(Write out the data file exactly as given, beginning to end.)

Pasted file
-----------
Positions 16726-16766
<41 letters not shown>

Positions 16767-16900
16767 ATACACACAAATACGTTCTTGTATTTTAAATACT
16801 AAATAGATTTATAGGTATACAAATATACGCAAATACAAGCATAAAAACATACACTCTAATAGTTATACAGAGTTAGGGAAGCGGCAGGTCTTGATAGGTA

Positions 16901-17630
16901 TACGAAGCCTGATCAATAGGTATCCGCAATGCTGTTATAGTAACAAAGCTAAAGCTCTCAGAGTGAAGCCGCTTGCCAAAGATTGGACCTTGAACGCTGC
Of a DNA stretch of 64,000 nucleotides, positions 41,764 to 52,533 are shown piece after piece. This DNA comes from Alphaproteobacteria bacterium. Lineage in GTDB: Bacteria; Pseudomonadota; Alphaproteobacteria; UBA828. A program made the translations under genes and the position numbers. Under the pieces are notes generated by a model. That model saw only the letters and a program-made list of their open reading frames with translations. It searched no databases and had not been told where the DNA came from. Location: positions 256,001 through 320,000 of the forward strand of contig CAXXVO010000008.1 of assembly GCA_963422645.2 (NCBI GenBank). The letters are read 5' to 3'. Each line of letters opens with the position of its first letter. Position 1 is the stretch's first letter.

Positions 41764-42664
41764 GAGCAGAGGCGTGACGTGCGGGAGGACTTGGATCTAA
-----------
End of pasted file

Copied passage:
Positions 16726-16766
<41 letters not shown>

Positions 16767-16900
16767 ATACACACAAATACGTTCTTGTATTTTAAATACT
16801 AAATAGATTTATAGGTATACAAATATACGCAAATACAAGCATAAAAACATACACTCTAATAGTTATACAGAGTTAGGGAAGCGGCAGGTCTTGATAGGTA

Positions 16901-17630
16901 TACGAAGCCTGATCAATAGGTATCCGCAATGCTGTTATAGTAACAAAGCTAAAGCTCTCAGAGTGAAGCCGCTTGCCAAAGATTGGACCTTGAACGCTGC
Of a DNA stretch of 64,000 nucleotides, positions 41,764 to 52,533 are shown piece after piece. This DNA comes from Alphaproteobacteria bacterium. Lineage in GTDB: Bacteria; Pseudomonadota; Alphaproteobacteria; UBA828. A program made the translations under genes and the position numbers. Under the pieces are notes generated by a model. That model saw only the letters and a program-made list of their open reading frames with translations. It searched no databases and had not been told where the DNA came from. Location: positions 256,001 through 320,000 of the forward strand of contig CAXXVO010000008.1 of assembly GCA_963422645.2 (NCBI GenBank). The letters are read 5' to 3'. Each line of letters opens with the position of its first letter. Position 1 is the stretch's first letter.

Positions 41764-42664
41764 GAGCAGAGGCGTGACGTGCGGGAGGACTTGGATCTAA